Undoubtedly, at some point in your college career, you’ve had a class or two which put you to sleep. Despite wanting, in earnest, to learn the fine points of something completely unrelated to your major, you found every lecture to be a test of your ability to keep your eyelids up and yawns from taking over your face.
How ever is one to go about describing such a class? A good way would be, “That class is positively soporific!” (sop-or-IF-ick).
Anything which makes you sleepy is soporific. Sleep aids, for example, are (in theory, at least) soporific. Monotonic lectures exceeding two hours in length are sure to be soporific. Math classes at eight in the morning, long visits with your reticent great grandparents, and listening to your beloved wind on at great length about the troubles of his/her day may all be things which leave you feeling drowsy and are, therefore, soporific. Other examples are peculiar to the individual experiencing them—plane rides, for example, are acutely soporific for some persons but nerve-wracking for others.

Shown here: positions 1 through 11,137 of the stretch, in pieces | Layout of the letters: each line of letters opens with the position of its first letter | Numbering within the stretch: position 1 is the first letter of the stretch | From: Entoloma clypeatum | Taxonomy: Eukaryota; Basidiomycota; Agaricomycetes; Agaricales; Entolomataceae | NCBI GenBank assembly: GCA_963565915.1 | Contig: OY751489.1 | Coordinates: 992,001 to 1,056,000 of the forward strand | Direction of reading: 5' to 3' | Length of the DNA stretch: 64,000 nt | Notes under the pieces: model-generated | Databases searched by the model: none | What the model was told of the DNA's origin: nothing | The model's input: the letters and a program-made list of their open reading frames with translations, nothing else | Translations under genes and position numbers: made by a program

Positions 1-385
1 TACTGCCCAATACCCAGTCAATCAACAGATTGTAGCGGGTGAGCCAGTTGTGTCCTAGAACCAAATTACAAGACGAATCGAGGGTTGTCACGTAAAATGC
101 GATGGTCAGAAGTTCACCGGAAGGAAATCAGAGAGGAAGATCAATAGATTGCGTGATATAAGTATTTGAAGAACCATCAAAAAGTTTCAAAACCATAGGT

While soporific works quite well as an adjective (“The slow walk through the turtle exhibit at the zoo was downright soporific!”), it can also be a noun. A sleeping pill, for example, is a soporific. A massage chair might be a soporific, as are—one rather imagines—most beds.
Editor’s Note: This post was written by Mark Jacobs. Mark is a volunteer assistant editor for Jet Fuel Review. He is double-majoring in Physics and Air Traffic Control Management at Lewis, but the left side of his brain is an avid writer. Mark is a junior and works as a ramp traffic controller at O’Hare and at Panera Bread, from which he does not steal dozens of bagels every day. He is also a tutor in Lewis’ Writing Center.